But why did the government sell them? If the cost of the war in men and material was paid for by those on the battlefield who suffered and died, as well as by the folks back home who had to reduce their consumption, what did the war bond produce of economic value? A war bond could not reduce the loss of human life. It could not reduce the number of burned-out tanks. In short, a war bond could not reduce the cost of the war.

Then why sell them?

The reason was motivation. The cookie jar was being depleted, day by day. This meant that replacements were necessary. Folks back home who were engaged in war production would have to reduce their consumption. This output had to replace whatever had been lost.

Let us return to the three crucial questions. Which folks would have to cut back? Which folks wouldn't? For how long?

The war bond drives persuaded half of the folks back home to forego present income for the sake of future income. Income in what form? Pieces of paper with dead politicians' pictures on them? No. The promised future income would be America's survival as an independent nation. The appeal made by the government to buy war bonds was not the promise of personal economic gain in the future. It was to win the war by supporting the troops.

Then who were the winners? Those Americans who refused to buy war bonds and who saved their extra money to make down payments on unimproved land, especially in the Los Angeles area or in Westchester County, north of New York City.

The bond sellers never explained how buying a war bond supported the war effort. They did not say the following:

"Buy a war bond so that you will not be tempted to use your money to compete in the consumer goods market. That would drive up consumer goods prices. The government has imposed price controls on these goods. But if you will not buy war bonds, you will be tempted to spend the money in the black market. We're onto you. We know that privilege has long since turned into sacrifice, and you are tired of so much sacrificing. We are selling war bonds to re-kindle the sacrifice motivation. This will keep you out of the black market. This will in turn lower the costs of whatever the government buys."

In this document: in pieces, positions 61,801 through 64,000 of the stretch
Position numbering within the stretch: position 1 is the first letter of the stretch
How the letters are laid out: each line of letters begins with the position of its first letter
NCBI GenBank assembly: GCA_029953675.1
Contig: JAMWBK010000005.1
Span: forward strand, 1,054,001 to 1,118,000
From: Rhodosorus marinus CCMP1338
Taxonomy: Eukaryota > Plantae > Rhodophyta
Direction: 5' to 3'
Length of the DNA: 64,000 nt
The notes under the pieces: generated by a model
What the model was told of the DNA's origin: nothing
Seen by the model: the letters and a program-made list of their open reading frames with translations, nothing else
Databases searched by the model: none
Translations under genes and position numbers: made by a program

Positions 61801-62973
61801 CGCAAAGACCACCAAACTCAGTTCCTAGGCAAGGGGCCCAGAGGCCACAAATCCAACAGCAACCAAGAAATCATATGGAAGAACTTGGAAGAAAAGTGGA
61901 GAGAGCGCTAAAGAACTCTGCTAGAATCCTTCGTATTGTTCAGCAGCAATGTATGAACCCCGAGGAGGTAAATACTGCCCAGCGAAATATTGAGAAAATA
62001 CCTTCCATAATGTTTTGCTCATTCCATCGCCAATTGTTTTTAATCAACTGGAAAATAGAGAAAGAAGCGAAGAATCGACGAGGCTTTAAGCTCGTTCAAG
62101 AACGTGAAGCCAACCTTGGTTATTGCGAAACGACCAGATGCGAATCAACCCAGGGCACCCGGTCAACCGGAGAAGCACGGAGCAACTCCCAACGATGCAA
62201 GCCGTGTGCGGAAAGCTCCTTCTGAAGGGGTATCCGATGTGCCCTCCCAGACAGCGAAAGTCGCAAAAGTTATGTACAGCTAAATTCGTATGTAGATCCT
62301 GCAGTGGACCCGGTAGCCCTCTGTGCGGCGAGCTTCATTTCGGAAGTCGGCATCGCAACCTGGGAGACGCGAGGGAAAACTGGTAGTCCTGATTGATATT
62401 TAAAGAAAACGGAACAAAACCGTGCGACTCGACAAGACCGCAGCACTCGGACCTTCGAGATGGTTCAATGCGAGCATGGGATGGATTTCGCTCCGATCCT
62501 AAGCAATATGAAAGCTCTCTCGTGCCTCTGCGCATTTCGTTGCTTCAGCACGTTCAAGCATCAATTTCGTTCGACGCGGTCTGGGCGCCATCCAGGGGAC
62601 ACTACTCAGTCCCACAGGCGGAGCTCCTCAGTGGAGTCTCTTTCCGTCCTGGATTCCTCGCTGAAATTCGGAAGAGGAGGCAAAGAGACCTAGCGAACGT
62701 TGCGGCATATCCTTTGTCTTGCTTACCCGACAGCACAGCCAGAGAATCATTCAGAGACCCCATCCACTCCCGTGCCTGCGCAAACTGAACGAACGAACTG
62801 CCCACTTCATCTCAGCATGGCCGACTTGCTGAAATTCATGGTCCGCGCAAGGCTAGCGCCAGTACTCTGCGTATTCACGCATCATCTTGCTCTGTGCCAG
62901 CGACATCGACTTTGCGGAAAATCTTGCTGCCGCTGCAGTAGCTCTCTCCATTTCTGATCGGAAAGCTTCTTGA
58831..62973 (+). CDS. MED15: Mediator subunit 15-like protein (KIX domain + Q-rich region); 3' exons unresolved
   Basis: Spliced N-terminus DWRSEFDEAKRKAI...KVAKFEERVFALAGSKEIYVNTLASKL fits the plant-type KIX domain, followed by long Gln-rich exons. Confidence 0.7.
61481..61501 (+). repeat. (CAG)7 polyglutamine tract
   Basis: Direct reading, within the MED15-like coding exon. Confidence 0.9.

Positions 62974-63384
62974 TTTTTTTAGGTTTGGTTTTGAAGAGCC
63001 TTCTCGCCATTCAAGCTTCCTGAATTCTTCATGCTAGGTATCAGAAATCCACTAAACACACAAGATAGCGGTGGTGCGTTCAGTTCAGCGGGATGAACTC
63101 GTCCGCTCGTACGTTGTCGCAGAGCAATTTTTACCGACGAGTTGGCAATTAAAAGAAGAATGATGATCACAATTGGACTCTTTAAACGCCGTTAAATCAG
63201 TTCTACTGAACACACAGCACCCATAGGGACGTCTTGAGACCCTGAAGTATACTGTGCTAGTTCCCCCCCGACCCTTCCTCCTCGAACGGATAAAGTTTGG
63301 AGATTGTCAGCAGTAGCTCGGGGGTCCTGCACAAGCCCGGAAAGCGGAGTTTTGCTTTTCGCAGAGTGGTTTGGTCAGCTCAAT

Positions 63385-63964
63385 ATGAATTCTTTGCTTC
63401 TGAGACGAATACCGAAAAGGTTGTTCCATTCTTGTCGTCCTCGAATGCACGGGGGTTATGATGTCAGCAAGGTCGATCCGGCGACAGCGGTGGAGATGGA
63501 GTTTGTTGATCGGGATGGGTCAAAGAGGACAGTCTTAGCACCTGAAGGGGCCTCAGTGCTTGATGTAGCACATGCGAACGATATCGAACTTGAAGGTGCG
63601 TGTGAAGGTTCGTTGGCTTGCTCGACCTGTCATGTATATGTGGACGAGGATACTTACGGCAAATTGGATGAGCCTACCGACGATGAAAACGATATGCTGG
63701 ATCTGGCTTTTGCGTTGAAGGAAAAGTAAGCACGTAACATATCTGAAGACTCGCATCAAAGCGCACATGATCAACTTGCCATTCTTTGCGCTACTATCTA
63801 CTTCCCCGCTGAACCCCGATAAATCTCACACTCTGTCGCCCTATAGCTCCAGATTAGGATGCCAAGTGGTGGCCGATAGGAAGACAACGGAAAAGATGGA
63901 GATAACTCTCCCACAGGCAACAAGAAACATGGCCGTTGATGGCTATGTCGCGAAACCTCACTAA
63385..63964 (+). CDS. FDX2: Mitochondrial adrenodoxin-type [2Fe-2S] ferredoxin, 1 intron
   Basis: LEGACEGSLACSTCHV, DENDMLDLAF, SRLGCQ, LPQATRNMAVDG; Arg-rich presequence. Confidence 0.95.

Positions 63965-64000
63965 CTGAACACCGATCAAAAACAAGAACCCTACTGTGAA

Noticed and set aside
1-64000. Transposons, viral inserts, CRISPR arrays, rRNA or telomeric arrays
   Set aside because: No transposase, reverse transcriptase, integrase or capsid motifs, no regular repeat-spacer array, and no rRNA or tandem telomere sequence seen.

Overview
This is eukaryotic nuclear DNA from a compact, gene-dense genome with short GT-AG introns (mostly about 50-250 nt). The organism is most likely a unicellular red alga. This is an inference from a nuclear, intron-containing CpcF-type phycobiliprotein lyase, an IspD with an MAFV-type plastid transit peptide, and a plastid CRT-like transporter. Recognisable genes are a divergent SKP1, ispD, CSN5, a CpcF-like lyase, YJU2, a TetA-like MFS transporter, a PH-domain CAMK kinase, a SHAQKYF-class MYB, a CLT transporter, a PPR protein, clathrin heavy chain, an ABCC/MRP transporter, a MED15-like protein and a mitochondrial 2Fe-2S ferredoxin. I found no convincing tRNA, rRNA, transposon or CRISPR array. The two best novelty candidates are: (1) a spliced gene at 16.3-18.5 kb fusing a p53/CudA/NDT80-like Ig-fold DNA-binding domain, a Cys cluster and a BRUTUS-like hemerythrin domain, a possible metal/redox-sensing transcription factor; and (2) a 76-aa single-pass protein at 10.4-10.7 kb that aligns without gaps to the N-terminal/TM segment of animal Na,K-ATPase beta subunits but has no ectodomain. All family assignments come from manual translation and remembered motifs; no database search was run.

Today, no one in government is so naïve as to try to sell war bonds. There are costs, but these costs are funded by Congress through taxes and the sale of conventional Treasury debt. Instead of war bond drives, the Treasury sells bonds to Asian central banks and American investors.

Buyers of long-term bonds are concentrated in the life insurance industry. Life insurance companies buy long-term bonds to cover long-term legal liabilities. What are these liabilities? To pay dollars. This is not a legal liability to pay dollars of constant purchasing power. Just dollars.


The government promises to pay off holders of Treasury debt. The government's debt has a AAA rating. Note: So did lots of subprime mortgages.

The government sells its debt as a way to keep from having to raise taxes to pay for government programs.

Who pays for these programs? Taxpayers and buyers of Treasury debt.

When are these costs imposed? Today.

What has been transferred to Treasury debt investors? A promise to pay dollars in the future. Not dollars of constant purchasing power. Just dollars.

Question: "What is the difference between a cashed Social Security check and crashed warplane?" Answer: "The plane does not vote."

Do present costs get transferred to future taxpayers? No; they are paid for by present taxpayers and investors.

Then what do present investors receive? IOU's. Lots and lots of IOU's. Issued by whom? Congress. As the Mogambo Guru would say, "hahahahaha."